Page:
• What i don`t understand now is if i set my LAN and OPT1… interfaces in pfsense to Track interface (WAN) shouldnt it give me the same network prefix
    (2001:0db8:85a3:0800) and creates my subnets underneath that network?

    This keeps coming up over and over again, so I'll take a crack at demystifying it…
    First thing to remember. and its been said previously, so just reinforcing it; any IPv6 network to which hosts will connect will always be /64 period, full-stop, fini.  That's 2^64 addresses, you'll never run out of addresses on a LAN segment, consequently there is no point ever thinking about bigger subnets, EXCEPT when talking about prefix delegations.  Hosts don't connect to delegated prefixes, they connect to a single /64 from inside the delegated prefix.  With that out of the way, let's move on to some nuts and bolts…

    What happens under the covers is that during the DHCP6 exchange between pfSense and the ISP, is that it pfSense's DHCP6 client says "give me an IPv6 address AND a prefix of size x".  The "of size x" part can be honored or ignored by the ISP as they see fit.  This is configured on the WAN interface under the DHCP Client Configuration DHCPv6 Prefix Delegation size. 
    The response comes back from the ISP with "here is your IPv6 address", let's say this ISP allocates their clients in the 2001:db8:1:1::/64 network, so they give the pfSense  2001:db8:1:1::100.  This becomes the IP address that pfSense will use on the WAN interface.  This is the only place you'll see that address, and the only time it will be used is when pfSense sends out locally generated traffic like DNS requests.
    The ISP also gives out a prefix, and let's say it gives out 2001:db8:85a3:800::/56.  This means you have 256 /64 subnets inside ranging from 2001:db8:85a3:800:: thru 2001:db8:85a3:8ff::
    The thing you don't see happen is that once the DHCP6 server receives acknowledgment of the prefix allocation, the ISP's router sets up a route to 2001:db8:85a3:800::/56 via 2001:db8:1:1::100, so all the traffic to any subnet inside the delegated prefix 2001:db8:85a3:800::/56 will arrive at pfSense's WAN interface.  I've seen lots of issues where this doesn't happen because the ISP didn't configure their equipment correctly.

    Back to your initial question; you control which /64 subnet you want to use inside the delegated prefix by entering a value from the IPv6 Prefix ID under the Track IPv6 Interface section of the LAN, or OPTx interface.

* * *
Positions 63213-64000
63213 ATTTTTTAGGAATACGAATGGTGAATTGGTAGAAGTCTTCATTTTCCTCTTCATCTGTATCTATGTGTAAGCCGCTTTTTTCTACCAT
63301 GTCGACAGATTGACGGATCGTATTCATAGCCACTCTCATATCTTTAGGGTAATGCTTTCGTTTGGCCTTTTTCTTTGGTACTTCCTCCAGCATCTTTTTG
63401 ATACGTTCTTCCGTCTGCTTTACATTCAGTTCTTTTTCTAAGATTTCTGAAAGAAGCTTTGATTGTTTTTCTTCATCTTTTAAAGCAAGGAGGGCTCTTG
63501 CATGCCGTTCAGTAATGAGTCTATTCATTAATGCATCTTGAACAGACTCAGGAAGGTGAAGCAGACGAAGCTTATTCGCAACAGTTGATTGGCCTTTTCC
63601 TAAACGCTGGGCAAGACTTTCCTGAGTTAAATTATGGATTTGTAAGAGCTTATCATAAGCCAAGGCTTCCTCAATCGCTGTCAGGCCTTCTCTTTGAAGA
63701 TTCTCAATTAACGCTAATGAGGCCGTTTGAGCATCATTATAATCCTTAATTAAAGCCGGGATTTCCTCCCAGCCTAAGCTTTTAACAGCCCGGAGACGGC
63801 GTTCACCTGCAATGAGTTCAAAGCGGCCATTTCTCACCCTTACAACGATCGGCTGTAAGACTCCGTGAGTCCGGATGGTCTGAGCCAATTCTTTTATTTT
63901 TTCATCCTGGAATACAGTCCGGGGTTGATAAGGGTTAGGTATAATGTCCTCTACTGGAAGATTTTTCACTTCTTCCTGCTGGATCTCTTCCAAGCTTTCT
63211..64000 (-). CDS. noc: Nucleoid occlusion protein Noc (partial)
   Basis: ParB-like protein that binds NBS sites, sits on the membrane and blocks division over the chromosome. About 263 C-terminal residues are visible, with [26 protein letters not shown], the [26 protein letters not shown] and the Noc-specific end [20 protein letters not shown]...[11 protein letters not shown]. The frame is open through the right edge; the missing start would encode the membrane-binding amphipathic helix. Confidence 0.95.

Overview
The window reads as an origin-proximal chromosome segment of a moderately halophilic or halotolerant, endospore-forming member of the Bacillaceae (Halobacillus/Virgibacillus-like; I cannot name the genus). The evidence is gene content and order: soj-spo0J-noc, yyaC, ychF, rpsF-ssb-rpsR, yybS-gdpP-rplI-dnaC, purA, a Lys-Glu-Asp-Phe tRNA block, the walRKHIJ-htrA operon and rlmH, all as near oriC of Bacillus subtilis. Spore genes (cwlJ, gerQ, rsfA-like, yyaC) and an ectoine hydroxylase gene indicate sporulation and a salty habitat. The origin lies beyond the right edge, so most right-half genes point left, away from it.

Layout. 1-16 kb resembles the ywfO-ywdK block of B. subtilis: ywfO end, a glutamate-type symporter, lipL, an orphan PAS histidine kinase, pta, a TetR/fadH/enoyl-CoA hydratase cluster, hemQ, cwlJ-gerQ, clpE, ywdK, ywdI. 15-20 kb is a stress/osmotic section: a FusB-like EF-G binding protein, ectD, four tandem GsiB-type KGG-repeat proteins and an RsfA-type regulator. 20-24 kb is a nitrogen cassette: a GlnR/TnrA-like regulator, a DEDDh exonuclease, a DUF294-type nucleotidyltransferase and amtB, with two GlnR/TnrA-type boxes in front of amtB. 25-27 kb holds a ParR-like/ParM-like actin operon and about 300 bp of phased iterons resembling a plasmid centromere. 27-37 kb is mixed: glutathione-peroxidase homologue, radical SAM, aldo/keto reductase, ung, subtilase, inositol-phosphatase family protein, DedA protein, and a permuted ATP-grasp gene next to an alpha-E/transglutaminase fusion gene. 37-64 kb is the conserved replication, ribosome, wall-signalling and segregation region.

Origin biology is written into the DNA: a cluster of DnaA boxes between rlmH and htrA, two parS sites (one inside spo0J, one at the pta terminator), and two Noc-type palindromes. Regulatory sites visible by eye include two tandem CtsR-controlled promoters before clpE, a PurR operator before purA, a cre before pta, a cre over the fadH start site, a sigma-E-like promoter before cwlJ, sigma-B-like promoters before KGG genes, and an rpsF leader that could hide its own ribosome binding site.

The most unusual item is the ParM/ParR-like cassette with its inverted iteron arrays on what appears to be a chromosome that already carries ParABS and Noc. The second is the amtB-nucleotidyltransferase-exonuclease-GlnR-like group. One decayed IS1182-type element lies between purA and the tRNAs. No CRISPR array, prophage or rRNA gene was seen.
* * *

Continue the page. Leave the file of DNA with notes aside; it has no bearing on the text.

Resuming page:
If you put 0 in the Prefix ID on your LAN inteface, you'd get 2001:db8:85a3:800❌x❌x/64 (where x❌x:x = interface EUI-64).  It will start a DHCPv6 server that will allocate 2001:db8:85a3:800::1000 thru 2001:db8:85a3:800::2000 to clients that request an IPv6 address on the LAN interface.
    Router advertisements are enabled by default so clients can find the IPv6 default gateway since that isn't part of DHCPv6.  (Be careful with this when integrating pfSense into an existing network).
    Next, in the OPT1 interface, if you put 1 in the Prefix ID, and you'd get an OPT1 IPv6 address of 2001:db8:85a3:801:EUI-64/64.
    Similarly you can enable DHCP6 and RA as needed.
    In fact you can put anything from 0 to 255 in the prefix ID and you get that single /64  out of the /56 that was delegated to you on the interface in question.
    Likewise, if you were delegated a /52 the valid values for Prefix ID would be 0 to 4095.
    Lastly, you can't put the same prefix ID in multiple interfaces because you can't have the same subnet exist in more than one place at-a-time.

    YMMV, but I hope this clarifies how the IPv6 DHCP6 client interacts with the rest of pfSense.


  • LAYER 8 Global Moderator

    Pretty it up a bit, and ready for the wiki - nice job awebster



  • Thank you for your explanations.
    I think my way of thinking is still to much connected to terms like NAT where the IP of you wan interface is probably the most important one.
    Will take some time for me to change that way of thinking i guess. ^^

    Thank you.
    Dennis